African-American Business Professionals Share Tools and
Resources for Small and Microbusiness Owners
By Tricia Hall
Sojourner’s Truth Reporter
In the midst of the COVID pandemic, a group of African
American business professionals discussed the impact and
resources available for business professionals during a
90-minute Facebook Live event on Thursday, May 7, 2020.
Will Lucas, the founder and owner of Creadio, served as
panel moderator. The panelists included: Kala Gibson,
executive vice president and head of Business Banking for
Fifth Third Bank; Jeff Johnson, chief of the Minority
Business Development Division for the State of Ohio; Craig
Teamer, Finance and Special Projects Manager for
Toledo-Lucas County Port Authority and Ambrea Mikolajczyk,
owner of Ark Restoration.
“We’re going to be talking about a few things, particularly
black-owned businesses and small businesses. It’s because
we’re taking a disproportionate hit economically and
physically from the pandemic,” stated Lucas.
The panelists discussed why African-American business
owners, small or microbusiness owners need assistance during
the pandemic that has a higher mortality rate in the
“When you get hit with coronavirus and your business must
shut down for a period of time, it’s hard to sustain
yourself. It’s hard if you’re not generating enough cash to
keep on hand, because a disturbance like this can be
detrimental,” explained Johnson.
One common theme among all the panelists was the importance
of building banking relationships and outlining specific
areas that should become a priority if lacking. For
instance, entrepreneurs should update their business plan,
work on improving their credit score, understand the
difference between personal and company credit, develop a
marketing strategy and update financial projections.
“It’s incredibly important to have strong banking
relationships. We all heard the statistics about how
minority-owned businesses were shut out of the Paycheck
Protection program (PPP). You should know the names of your
teller, banking manager and branch manager. These
individuals should know your business plan and how you want
to grow your business, so they know how to leverage their
capital. Never be afraid to talk to everyone about your
business needs, when you’re trying to propel your business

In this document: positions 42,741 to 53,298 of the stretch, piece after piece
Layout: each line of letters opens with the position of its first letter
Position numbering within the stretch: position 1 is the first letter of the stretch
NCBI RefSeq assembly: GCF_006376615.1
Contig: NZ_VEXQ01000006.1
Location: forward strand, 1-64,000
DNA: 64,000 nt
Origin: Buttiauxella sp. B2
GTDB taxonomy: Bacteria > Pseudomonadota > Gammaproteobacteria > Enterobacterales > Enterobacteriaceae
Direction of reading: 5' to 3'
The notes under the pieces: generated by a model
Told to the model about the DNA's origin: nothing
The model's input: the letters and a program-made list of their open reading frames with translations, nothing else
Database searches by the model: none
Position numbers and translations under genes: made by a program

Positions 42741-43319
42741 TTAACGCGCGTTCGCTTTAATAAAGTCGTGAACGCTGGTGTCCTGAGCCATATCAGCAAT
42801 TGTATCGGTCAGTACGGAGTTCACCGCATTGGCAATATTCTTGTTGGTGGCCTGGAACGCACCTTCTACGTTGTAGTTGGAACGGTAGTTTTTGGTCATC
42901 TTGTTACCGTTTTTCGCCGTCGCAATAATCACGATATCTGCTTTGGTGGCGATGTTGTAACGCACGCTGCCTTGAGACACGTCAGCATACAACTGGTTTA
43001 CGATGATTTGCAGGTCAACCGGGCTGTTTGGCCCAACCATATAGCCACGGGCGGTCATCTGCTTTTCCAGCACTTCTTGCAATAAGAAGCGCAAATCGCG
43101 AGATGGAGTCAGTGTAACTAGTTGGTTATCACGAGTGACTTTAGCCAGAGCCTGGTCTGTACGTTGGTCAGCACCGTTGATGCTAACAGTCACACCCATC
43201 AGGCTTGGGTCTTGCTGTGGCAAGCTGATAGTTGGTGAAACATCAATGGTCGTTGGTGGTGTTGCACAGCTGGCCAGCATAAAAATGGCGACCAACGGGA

forward. Look at your banking institution as your business
partner who can ensure your growth,” said Mikolajczyk.
“Banking institutions like Fifth Third have community
bankers, and their job is to assist businesses. We used our
community bankers to reach out, grab and bring in those
small business owners into our banking locations. And for
those who are not bankable now, we want to assist you so
you’re ready in the future. It’s not just about access to
capital, but also providing our clients access to
information,” added Gibson.
The Toledo area has several available community partners
that have loans and grants available specifically to address
recovery of local businesses.
“The Port Authority provides financial economic development.
The Port Authority has stepped in to provide access to
capital for business owners who may not have relationships
with bankers. At the Port we are here to help businesses, we
don’t hold onto capital, and now is the time that
institutions need to offer liquidity. Our doors at the Port
are open and we understand that this is a tough time, we
want to be a part of the solution to make sure that
businesses have access to information and capital to make it
through to the other side,” explained Teamer.
“Once this pandemic hit, we worked with our business
partners to provide access to ecommerce training, touchless
retail, and incorporating technology into their businesses.
We’re helping them adjust to this new normal,” added
The Toledo African American Chamber of Commerce (TAACC)
provides resources that can benefit African American small
business owners and entrepreneurs. The TAACC offers three
distinct programs year-round: a mentor program that pairs a
mentee with a seasoned professional who maps out the mentee
strategic milestones; a legal assistance program and also
the technology education and support program.
“African American entrepreneurs and small business owners
should connect with organizations designed to support them,
there’s many but I’ll just name a few like TAACC, Jumpstart
and ASSETS Toledo,” said Roy Hodge, TAACC president and CEO
of REH Systems Solutions. “Those are three in the minority
community whose mission is solely developing entrepreneurs.
There are also on-going free webinars offered by TAACC and
Jumpstart that are available on their websites and Facebook.
It’s important that entrepreneurs increase their knowledge
and skill set so they can pivot to a new model, we
characterize this new model as e-commerce. A good example of
e-commerce is Amazon. The rest of the world is pivoting to
that model and COVID has accelerated that direction.”
The Facebook Live event was organized by the Toledo Lucas
County Health Department.
Local resources for businesses:
African American Chamber of Commerce, 419-407-6697
City of Toledo Minority Business Center Emergency
Microenterprise Recovery Grant Program for for-profit
businesses with five or few employees and priority consider
for applicants that didn’t receive PPP funding (open for
applications May 11-24, visit http://toledo.oh.gov/emrgrant)
Lucas County Public Library, 419-259-5200
SCORE, virtual mentoring each Tuesday and Thursday from two
to five people, 419-259-7598
Toledo-Lucas County Port Authority offers Small Business
Administration 504 Loan program, Diversified Contractor
Accelerator Program, 419-243-8251
Toledo Regional Chambers of Commerce: Northwest Ohio
Business Reboot Initiative, Small Business Development
Center, and business-related webinars, 419-243-8191